Lost In Translation turns 15. To celebrate here are some of our favourite images from Sofia Coppola's Tokyo love story.


Sofia Coppola recently reflected in an intimate interview with Little White Lies in celebration of Lost In Translation turning 15 years old. To mark the 15th anniversary of the intimate Tokyo love story we're sharing some of our favourite insights and images from the film which saw an unlikely bond between an aging movie star and uncertain newly wed result in Oscar success.  


Sofia Coppola wouldn't make the film without Bill Murray being cast as the lead.

This proved a challenge as Bill Murray who is notoriously known for his anti-hollywood elusive ways and doesn't actually have an agent, manager or even reportedly a mobile phone. Coppola was luckily able to connect and cast him through a mutual friend who forwarded the script to Murray.


Coppola first spotted Scarlett Johansson when she was only 12 years old

After falling in love with her performance in the 1996 drama Manny & Lo, Coppola was drawn towards her husky voice and maturity at such a young age. Coppola decided to give the newcomer a shot and casted her for Lost In Translation when she was only 17.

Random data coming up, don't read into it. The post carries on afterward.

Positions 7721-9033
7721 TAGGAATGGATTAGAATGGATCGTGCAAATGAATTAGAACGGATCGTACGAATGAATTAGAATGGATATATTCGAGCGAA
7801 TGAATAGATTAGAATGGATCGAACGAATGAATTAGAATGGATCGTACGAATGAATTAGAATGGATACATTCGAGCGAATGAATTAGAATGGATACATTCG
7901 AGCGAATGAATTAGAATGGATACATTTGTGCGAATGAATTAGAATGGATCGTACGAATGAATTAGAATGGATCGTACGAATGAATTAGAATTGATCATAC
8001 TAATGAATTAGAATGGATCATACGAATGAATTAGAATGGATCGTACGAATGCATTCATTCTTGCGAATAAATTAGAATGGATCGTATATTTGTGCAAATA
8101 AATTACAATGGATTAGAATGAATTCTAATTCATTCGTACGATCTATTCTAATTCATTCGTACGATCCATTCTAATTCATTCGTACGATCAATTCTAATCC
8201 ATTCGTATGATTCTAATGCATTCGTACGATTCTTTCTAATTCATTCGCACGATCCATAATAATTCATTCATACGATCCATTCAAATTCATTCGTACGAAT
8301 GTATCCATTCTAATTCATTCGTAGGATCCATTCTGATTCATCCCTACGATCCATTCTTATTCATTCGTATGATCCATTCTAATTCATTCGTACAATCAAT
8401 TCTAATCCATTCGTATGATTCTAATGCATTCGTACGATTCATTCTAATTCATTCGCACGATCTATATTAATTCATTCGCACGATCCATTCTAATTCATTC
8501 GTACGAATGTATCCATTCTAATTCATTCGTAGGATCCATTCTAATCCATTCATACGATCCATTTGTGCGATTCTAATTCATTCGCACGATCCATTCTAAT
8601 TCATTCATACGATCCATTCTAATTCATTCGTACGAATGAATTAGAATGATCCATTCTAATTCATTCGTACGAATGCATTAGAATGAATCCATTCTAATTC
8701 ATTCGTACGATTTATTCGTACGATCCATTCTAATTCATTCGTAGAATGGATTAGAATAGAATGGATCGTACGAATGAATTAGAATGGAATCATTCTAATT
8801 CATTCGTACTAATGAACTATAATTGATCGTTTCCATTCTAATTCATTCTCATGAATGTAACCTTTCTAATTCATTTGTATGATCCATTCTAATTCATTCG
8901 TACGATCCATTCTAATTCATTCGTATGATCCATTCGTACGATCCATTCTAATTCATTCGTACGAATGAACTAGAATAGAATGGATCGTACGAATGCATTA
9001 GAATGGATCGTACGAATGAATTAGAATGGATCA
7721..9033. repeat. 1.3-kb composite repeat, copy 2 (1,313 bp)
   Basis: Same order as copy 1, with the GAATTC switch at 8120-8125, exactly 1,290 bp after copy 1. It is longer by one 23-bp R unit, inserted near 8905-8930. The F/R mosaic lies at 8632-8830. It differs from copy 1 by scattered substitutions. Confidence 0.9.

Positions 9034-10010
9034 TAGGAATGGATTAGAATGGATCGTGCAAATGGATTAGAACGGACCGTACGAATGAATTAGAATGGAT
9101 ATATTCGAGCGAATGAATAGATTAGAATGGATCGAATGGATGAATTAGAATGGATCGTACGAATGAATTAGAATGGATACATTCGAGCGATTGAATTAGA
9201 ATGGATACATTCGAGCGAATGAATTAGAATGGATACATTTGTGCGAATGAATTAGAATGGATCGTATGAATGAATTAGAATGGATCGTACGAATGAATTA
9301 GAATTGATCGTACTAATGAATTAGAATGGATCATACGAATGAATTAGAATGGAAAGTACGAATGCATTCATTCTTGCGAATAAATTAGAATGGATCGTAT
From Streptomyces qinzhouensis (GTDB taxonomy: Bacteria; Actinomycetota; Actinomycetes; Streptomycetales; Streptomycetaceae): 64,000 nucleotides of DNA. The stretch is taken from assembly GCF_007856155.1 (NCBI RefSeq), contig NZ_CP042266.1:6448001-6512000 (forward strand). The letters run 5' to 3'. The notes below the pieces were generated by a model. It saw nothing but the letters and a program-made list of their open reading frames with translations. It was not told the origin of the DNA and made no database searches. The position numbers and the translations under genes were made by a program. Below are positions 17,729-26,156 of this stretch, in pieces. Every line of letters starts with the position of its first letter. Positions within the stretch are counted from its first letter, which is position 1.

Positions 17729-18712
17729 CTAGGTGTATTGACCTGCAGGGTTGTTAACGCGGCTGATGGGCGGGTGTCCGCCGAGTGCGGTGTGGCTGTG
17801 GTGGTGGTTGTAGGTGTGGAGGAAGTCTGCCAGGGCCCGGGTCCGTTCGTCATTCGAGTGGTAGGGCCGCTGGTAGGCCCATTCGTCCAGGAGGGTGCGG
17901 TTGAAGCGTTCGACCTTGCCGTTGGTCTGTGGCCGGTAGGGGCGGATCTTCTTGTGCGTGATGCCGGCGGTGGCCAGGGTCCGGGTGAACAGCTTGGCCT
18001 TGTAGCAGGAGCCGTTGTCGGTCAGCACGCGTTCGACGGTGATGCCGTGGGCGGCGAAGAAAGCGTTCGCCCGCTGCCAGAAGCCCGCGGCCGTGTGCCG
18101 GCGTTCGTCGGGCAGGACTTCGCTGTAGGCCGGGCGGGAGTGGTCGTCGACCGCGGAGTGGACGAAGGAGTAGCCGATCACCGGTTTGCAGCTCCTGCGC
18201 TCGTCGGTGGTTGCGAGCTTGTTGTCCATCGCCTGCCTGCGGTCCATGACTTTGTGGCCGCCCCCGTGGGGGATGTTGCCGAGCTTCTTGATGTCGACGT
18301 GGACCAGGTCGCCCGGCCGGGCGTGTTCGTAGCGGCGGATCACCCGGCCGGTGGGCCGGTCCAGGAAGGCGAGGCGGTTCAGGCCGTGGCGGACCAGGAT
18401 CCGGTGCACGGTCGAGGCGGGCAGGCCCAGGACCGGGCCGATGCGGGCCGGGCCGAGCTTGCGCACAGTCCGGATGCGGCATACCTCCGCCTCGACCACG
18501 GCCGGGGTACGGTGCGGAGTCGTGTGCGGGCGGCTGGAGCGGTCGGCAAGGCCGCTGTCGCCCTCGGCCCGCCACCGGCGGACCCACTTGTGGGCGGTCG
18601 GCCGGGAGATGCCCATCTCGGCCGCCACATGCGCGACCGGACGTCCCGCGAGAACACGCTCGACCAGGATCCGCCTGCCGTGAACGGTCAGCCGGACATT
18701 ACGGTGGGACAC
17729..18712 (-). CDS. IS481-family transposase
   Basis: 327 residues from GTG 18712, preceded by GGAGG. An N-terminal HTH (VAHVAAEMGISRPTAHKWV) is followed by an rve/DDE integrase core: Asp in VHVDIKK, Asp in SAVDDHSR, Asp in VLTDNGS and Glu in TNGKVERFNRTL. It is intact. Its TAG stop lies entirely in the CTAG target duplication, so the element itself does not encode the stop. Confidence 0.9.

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Coppola had to break a rule or two to get her film across the finish line

After overstaying her welcome at a restaurant used as a location for the shoot, the owner decided to turn off all the lights, leaving her and the crew in total darkness.  Coppola was faced with the decision to cut the scene or shoot the scene with no lights. 


Lost in translation was shot in film with an Aaton 35 using Kodak 5263 film stock after her filmmaking father Francis Coppola told her “You might as well shoot film. It’s not going to be around very much longer,”

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Mathieu Ajan